And certainly, people on the council wanted to hear him speak but will it change things I'm sure you're about to ask you know, Russia sitting there

with the veto. The Russian Ambassador Nebenzia was in the room did not seem to leave.

And listen, he's going to speak, his two speakers away, in return, so very, very strong comments from a world leader, leader of Ukraine who's just so

dynamic, but is struggling to keep his country alive.

And believe me; this council has turned a blind eye to hundreds of massacres from - serious. So sadly, this is adding another one to the list.

ANDERSON: Steven, I want to bring you in. What did you make of what you just heard?

STEPHEN COLLINSON, CNN POLITICS SENIOR REPORTER: I think it's extraordinary to see the leader of a country tell the world to give testimony directly

about atrocities that were committed in his country. That in itself was a horrific passage, really heavy speeches, he was talking about rapes and

killings and executions of women and children, the appalling humanitarian toll of this war.

And I think that gave his following arguments, more power. He, of course, talked about the need to punish the Russians who are behind these

massacres, that he said were taking place and to take that right to the top.

Because he said that if there were not punishments to the people at the top, President Putin, you know human rights abuses would be allowed to

continue throughout the world.

And getting to that point about what is the point of the U.N. if the U.N. cannot stop this? I think that tells us something about the way that this

war has really changed the international system right now because what we're seeing is a challenge to the norms and the structures of the

international community like the U.N. from Russia, we're going to see them from China too.

And I think when we look back on this conflict, that is what we will remember as much as the - you know, emotional and heart wrenching testimony

of Zelenskyy at this moment.

ANDERSON: Phil, let me bring you in from Lviv. The world is yet to see the crimes committed elsewhere. He said when describing the atrocities of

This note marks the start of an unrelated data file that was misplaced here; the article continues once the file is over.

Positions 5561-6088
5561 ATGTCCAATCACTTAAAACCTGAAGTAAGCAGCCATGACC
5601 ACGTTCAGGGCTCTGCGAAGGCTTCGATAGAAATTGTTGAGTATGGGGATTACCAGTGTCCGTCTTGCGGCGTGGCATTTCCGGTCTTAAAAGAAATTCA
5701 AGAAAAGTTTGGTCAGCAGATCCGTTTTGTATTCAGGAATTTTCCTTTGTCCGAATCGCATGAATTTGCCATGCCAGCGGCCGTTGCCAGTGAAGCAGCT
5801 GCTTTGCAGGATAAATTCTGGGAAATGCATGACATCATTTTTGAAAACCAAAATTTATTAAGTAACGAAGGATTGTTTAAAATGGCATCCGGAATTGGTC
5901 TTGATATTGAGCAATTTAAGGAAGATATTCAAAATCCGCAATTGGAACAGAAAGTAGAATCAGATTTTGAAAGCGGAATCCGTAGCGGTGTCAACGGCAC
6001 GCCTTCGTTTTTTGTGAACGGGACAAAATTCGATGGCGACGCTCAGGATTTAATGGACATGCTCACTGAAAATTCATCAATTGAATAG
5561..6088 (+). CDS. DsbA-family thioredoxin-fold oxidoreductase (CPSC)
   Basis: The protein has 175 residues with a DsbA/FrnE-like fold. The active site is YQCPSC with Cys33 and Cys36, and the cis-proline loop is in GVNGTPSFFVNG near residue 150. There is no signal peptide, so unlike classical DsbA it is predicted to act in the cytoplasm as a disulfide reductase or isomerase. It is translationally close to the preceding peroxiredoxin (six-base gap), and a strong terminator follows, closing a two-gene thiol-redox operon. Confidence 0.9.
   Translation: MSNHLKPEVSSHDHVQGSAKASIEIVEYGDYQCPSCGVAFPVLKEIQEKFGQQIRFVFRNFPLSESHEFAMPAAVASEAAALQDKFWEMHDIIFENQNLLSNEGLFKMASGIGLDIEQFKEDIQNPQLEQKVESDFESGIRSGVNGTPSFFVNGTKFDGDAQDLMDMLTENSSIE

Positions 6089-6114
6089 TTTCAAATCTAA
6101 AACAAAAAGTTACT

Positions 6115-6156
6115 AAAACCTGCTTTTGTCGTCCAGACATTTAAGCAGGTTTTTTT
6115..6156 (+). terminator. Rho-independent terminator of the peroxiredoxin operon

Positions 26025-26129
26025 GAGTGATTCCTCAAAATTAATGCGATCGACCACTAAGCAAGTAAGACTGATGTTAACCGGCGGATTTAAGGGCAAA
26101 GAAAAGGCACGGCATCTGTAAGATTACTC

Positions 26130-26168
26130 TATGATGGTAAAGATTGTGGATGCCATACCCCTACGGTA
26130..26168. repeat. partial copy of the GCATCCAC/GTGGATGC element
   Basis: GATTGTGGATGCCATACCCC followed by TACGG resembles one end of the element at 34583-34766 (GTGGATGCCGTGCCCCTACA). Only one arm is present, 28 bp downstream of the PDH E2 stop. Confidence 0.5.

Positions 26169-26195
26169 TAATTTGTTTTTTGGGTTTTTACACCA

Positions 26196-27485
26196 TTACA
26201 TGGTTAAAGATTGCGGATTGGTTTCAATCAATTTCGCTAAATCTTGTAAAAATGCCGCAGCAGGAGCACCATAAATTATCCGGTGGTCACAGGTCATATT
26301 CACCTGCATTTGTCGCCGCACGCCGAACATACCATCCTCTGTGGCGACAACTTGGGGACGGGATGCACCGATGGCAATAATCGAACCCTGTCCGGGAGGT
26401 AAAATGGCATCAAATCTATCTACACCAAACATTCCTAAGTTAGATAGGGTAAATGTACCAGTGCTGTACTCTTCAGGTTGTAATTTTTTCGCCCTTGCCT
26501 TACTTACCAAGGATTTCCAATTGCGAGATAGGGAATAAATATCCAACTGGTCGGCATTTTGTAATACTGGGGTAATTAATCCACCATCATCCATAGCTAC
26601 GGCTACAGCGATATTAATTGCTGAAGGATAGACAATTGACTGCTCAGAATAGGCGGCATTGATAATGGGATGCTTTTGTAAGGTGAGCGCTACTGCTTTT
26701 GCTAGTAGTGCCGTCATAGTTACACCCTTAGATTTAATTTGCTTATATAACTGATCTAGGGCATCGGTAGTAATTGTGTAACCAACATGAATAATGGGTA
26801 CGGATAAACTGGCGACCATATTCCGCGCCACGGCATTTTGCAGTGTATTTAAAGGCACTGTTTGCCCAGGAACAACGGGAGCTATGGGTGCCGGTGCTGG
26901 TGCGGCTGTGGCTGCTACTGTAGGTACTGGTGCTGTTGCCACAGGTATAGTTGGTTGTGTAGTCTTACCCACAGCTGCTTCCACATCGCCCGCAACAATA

Bucha. The world is yet to learn the full truth, he said.

The people of Ukraine you would understand if they are not wholly focused on the United Nations Security Council today. They will be aware that their

president has regularly addressed see significant stakeholders.


ANDERSON: Parliament's around the world, appealing for support for them, the people of Ukraine, but of course, on the ground, this war grinds on.

And these atrocities continue.

PHIL BLACK, CNN CORRESPONDENT: That's what President Zelenskyy believes, Becky, that's what many Ukrainian people believe too.

And, and yes, I mean, the point that Zelenskyy has been keen to make is that what we're seeing in the wake of Russia's withdrawal from these areas

around Kyiv is likely just a narrow window into what has been taking place, what is taking place in areas that have been occupied by Russia, across

Ukraine from the very earliest days of this investigation.

And you could see the emotion and the detail and the nature of the crimes that have been discussed here. This is very different to what Zelenskyy has

raised attention about in the past.

This isn't just bombardment of civilian areas, not to say just but it is not, it is, it's not the same as the indiscriminate violence, the